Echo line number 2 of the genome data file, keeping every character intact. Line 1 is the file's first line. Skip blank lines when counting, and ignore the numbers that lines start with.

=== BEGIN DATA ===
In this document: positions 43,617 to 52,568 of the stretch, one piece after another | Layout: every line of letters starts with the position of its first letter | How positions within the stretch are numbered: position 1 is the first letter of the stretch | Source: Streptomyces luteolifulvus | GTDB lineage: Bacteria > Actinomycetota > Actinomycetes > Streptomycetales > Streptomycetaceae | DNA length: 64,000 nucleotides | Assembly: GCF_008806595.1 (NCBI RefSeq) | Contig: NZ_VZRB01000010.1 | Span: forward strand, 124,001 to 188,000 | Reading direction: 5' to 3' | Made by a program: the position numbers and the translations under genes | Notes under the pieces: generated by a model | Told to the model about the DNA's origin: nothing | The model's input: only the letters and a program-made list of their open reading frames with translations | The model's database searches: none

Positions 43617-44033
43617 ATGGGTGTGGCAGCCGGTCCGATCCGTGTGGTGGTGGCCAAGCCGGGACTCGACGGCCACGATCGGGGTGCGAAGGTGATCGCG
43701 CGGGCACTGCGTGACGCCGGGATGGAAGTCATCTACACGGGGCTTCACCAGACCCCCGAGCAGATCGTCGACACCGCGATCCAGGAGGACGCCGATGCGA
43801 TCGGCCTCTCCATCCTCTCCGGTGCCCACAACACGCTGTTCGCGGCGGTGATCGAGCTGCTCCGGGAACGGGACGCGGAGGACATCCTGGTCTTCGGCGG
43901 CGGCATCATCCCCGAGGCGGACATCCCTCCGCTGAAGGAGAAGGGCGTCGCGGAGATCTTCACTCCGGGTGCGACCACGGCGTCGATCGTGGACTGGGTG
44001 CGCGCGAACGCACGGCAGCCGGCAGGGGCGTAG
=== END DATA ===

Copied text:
Positions 43617-44033